performance 2

I then ran through Anvil’s Storage benchmark where we can see how it handles the higher queue depths (not all that well, unsurprisingly) and saw 405 on the read speeds and 385 on the writes. Those numbers come in closer to the CrystalDiskMark results.

performance 1

For my last test, I went old school and just transferred a large folder filled with small and large files. The same one I tested the WD drive on as well. This to me is really the main test as I use my portable drives mostly for transferring files in windows. Because of that, I was really happy with the 315 MB/s result considering a lot of the SSD’s inside my PCs don’t see that on a lot of similar file transfers.

performance 5

Then to finish things off I did also run a CrystalDiskInfo result on the drive for anyone curious about any of the extra details.

performance 3


Overall and Final Verdict

Because the WD SSD drive was the last one to come into the office prior to the SanDisk Extreme 510 Portable (actually they came in at the same time) I spent a lot of my time testing this drive comparing the differences between them. Given that they are both SSD based drives and they are from the same parent company I think this is fair, not to mention the WD My Passport SSD earned our Top Honors award so I was really curious if the 510 would be able to keep up. For the most part, it kept up in performance and that says a lot. But it was the design that I was most curious about. Why would you go with one over the other?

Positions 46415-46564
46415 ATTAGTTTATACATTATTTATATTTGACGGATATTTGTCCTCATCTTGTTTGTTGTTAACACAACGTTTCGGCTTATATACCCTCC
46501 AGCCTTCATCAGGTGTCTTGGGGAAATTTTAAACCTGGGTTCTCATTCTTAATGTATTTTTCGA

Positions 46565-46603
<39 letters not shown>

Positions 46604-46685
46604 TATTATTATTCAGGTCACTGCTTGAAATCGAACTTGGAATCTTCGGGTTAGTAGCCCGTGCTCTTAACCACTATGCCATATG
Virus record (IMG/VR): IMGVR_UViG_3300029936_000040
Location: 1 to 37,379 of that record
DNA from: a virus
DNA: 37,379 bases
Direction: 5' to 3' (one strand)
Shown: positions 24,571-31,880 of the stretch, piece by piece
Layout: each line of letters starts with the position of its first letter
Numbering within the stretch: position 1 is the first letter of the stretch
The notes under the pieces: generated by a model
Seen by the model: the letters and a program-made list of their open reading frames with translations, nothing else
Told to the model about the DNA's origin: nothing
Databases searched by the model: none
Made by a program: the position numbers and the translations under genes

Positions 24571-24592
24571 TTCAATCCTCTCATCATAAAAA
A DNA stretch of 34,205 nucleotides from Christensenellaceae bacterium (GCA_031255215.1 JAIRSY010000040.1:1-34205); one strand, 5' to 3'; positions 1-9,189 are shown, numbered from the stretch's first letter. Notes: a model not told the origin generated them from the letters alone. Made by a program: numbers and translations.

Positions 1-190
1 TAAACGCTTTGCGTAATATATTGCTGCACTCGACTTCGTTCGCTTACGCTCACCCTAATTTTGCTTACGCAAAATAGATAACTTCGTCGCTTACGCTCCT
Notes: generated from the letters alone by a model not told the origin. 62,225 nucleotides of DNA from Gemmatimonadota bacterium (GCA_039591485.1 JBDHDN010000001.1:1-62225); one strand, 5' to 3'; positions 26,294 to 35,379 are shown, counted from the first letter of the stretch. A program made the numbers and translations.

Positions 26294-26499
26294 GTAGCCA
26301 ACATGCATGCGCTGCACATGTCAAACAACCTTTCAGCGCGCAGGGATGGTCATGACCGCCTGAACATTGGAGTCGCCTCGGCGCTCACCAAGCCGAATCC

Well the main thing with the SanDisk Extreme 510 Portable SSD is its durable construction. They gave it a rough finish to help you hold on to it, but if you do drop it the rubber bumper around the edge should help with the impact and with it being an SSD it's going to handle drops better anyhow. The design, when the cord is unhooked, also can withstand some dust and moisture. It even has an IP55 rating meaning it is protected against dust and water spray from all directions.

The design does feel a little old compared to the WD drive, mostly because of the lack of USB Type-C but also the styling of the WD drive makes this one look dated. Really though the only issue I ran into during my testing was that the cord was extremely short for use with a desktop PC. Now, of course, you don’t need an “extreme” drive for your home PC, but when you get home and go to take everything off the drive to back it up it is going to be hanging from the short cable.

Overall I ended up liking the drive more than I expected. With the WD drive, I felt like I would take advantage of its speed around the office between PCs but this drive is going into my laptop bag. I can feel confident that even if it gets banged around, dusty and dirty, or even a little wet that my files are still going to be there and I’ll be able to get them quickly with the SSD speeds.


Live Pricing: HERE

Author Bio
Author: garfi3ldWebsite:
You might call him obsessed or just a hardcore geek. Wes's obsession with gaming hardware and gadgets isn't anything new, he could be found taking things apart even as a child. When not poking around in PC's he can be found playing League of Legends, Awesomenauts, or Civilization 5 or watching a wide variety of TV shows and Movies. A car guy at heart, the same things that draw him into tweaking cars apply when building good looking fast computers. If you are interested in writing for Wes here at LanOC you can reach out to him directly using our contact form.

Log in to comment

We have 1340 guests and one member online